%0 Journal Article
%A Roussel, J.-R.
%A Beland, M.
%A Caspersen, J.
%A Achim, A.
%T A mathematical framework to describe the effect of beam incidence angle on metrics derived from airborne LiDAR: The case of forest canopies approaching turbid medium behaviour
%B Remote Sensing of Environment
%D 2018
%V 209
%P 824-834
%Z cited By 2; doi=(10.1016/j.rse.2017.12.006)
%X Airborne laser scanning (LiDAR) is used in forest inventories to quantify stand structure with three-dimensional point clouds. However, the 3D distribution of the point clouds depends not only on stand structure, but also on scan angle, because the probability for an oblique beam to be reflected by the canopy increases with the distance it must travel through the canopy. Thus, the canopy appears to increase in density as the incidence angle increases, all else being equal. The resulting variation between and within datasets can induce bias in LiDAR metrics derived from the vertical distribution of points. In this study, we modelled the effect of scan angle on the vertical structure of the point clouds to predict the bias of metrics derived from points sampled off-nadir. Comparison with paired observations from different flightlines (off- and at-nadir observations of the same point) demonstrated that the model accurately reproduced the bias of metrics calculated for a northern hardwood forest with relatively continuous canopy. Thus, the model could be used to correct the bias of LiDAR metrics, and provides a mathematical framework that could be used to inform the selection of maximum incidence angle in LiDAR surveys, considering the trade-off between decreasing acquisition costs and obtaining unbiased measurements. © 2017 Elsevier Inc.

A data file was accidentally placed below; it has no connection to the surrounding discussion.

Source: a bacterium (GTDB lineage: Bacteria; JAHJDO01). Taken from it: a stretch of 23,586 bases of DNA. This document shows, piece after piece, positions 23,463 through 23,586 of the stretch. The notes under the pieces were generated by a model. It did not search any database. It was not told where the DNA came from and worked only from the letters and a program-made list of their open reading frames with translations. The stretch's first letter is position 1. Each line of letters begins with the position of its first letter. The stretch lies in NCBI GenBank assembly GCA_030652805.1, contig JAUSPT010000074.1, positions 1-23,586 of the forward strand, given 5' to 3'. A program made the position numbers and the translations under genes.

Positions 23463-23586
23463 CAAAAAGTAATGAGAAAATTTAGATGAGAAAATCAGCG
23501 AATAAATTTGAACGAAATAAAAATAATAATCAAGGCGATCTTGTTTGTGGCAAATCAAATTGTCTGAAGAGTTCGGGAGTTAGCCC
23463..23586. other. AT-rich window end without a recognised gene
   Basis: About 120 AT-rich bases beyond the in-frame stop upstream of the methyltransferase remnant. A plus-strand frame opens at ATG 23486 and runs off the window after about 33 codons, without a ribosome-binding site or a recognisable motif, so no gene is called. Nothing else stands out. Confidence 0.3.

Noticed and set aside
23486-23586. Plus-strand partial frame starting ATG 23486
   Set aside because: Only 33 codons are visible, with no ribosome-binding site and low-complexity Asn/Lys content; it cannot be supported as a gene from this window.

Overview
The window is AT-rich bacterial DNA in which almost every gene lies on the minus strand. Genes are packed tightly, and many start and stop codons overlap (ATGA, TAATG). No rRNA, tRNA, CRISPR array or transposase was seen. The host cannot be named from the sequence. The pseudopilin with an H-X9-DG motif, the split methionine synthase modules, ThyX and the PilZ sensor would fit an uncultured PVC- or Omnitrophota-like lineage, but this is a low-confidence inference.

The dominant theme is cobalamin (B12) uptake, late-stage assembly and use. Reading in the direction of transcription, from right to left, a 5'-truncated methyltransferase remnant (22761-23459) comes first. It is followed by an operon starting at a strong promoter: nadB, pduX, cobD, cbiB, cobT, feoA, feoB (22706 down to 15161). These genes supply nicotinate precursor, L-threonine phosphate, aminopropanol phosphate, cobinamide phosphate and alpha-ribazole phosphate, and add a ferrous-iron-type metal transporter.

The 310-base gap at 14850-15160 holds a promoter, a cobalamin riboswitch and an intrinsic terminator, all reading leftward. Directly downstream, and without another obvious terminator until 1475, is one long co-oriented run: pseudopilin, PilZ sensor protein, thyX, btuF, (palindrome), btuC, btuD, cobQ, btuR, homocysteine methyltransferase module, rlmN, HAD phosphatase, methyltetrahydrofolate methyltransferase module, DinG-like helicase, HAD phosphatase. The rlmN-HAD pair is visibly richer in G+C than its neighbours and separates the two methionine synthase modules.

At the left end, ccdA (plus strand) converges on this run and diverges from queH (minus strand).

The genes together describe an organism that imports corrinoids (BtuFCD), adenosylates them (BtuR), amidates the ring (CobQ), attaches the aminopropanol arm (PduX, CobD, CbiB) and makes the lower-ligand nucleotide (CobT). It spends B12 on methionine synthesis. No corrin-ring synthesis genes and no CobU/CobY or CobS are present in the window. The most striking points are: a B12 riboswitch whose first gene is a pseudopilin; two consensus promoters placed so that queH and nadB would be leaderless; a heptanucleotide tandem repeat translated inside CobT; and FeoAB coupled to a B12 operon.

%I Centre de recherche sur les matériaux renouvelables, Département des sciences du bois et de la forêt, Pavillon Gene-H.-Kruger, 2425 rue de la Terrasse, Université Laval, Québec, QC G1V 0A6, Canada; Département des sciences géomatiques, Pavillon Louis-Jacques-Casault, 1055, avenue du Séminaire, Université Laval, Québec, G1V 0A6, Canada; Faculty of Forestry, University of Toronto, Toronto, Canada
Scopus
%U https://www.scopus.com/inward/record.uri?eid=2-s2.0-85042559679&doi=10.1016%2fj.rse.2017.12.006&partnerID=40&md5=247fc65a198605abb4da891a760a4b4a
%F RousselBelandCaspersenEtAl2018
%3 BibTeX type = ARTICLE